- Fitbit has struggled to gain a foothold in the smartwatch category
- Apple and Samsung have cornered a bigger share of the market
- Xiaomi and Huawei are also fast growing competitors
Wearable device maker Fitbit has been in talks with an investment bank about the possibility of exploring a sale amid challenges in successfully pivoting from fitness trackers to smartwatches, people familiar with the matter said on Friday.
Fitbit has struggled to gain a foothold in the smartwatch category, as Apple and Samsung have cornered a bigger share of the market with more sophisticated devices.
At the same time, Fitbit’s dominant share of the fitness tracking sector continues to be chipped away by cheaper offerings from companies such as China’s Huawei and Xiaomi.
Fitbit has held discussions with investment bank Qatalyst Partners about whether it should engage with potential acquirers, the sources said.
Fitbit has not yet decided to pursue a sale and there is no certainty it will do so, the sources said. Qatalyst has been seeking to persuade Fitbit to explore its options for several weeks, arguing it could attract acquisition interest from Google owner Alphabet Inc as well as private equity firms, one of the sources added.
The sources asked not to be identified because the matter is confidential. Fitbit and Alphabet said that it is their policy not to comment on rumours and speculation. Qatalyst did not respond to a request for comment.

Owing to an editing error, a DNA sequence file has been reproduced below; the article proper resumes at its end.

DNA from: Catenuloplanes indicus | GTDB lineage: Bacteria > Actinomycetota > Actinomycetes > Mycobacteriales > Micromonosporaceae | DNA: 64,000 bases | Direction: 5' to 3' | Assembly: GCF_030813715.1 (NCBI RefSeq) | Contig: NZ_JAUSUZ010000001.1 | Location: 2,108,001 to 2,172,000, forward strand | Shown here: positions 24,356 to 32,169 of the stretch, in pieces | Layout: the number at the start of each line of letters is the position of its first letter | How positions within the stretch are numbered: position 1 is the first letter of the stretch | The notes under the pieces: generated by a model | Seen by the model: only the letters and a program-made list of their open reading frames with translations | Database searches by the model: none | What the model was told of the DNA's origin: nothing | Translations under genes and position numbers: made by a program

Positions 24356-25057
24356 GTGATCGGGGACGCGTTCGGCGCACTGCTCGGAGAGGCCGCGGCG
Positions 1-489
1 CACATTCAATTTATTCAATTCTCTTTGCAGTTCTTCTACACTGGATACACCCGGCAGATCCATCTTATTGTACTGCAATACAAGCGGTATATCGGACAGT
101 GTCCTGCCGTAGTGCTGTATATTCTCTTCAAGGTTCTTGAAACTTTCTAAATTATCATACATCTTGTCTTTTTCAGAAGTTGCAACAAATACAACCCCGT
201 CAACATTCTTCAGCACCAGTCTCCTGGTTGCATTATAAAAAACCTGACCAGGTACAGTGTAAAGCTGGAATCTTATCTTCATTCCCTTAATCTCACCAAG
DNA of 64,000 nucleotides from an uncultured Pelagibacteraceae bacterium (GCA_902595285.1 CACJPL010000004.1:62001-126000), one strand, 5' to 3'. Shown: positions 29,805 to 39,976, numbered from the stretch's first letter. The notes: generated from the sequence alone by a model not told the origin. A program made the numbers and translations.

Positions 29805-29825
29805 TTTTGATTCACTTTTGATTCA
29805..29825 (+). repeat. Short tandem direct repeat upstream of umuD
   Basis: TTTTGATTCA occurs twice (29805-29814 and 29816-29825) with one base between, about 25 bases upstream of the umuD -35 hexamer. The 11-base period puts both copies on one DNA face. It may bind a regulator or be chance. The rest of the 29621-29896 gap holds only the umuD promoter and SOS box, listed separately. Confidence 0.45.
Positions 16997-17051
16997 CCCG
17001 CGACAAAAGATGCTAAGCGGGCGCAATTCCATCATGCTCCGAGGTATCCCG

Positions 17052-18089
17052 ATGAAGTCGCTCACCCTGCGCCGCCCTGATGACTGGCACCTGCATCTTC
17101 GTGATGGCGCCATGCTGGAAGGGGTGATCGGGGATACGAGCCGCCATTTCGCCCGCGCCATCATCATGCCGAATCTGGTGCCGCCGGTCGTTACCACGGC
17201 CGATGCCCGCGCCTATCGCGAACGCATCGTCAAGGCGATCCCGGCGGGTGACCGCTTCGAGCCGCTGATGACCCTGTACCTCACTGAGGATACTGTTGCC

Fitbit shares rose 22% to $4.48 on the news, giving the company a market capitalization of more than $1.1 billion.
Fitbit cut its 2019 revenue forecast in July, blaming disappointing sales of its newly-launched cheapest smartwatch Versa Lite. The watch is priced at $160, compared with the $200 the full version sells for. It can track workouts and heart rate, but lack features such as the ability to store music directly.
Fitbit’s fitness trackers monitor users’ daily steps, calories burned and distance travelled. They also measure floors climbed, sleep duration and quality, and heart rate.
Fitbit, which helped pioneer the wearable devices craze, has been partnering with health insurers and has been making tuck-in acquisitions in the healthcare market, as part of efforts to diversify its revenue stream.
In August, Fitbit said it had signed a contract with the Singapore government to provide fitness trackers and services in a health programme it said could reach up to 1 million users.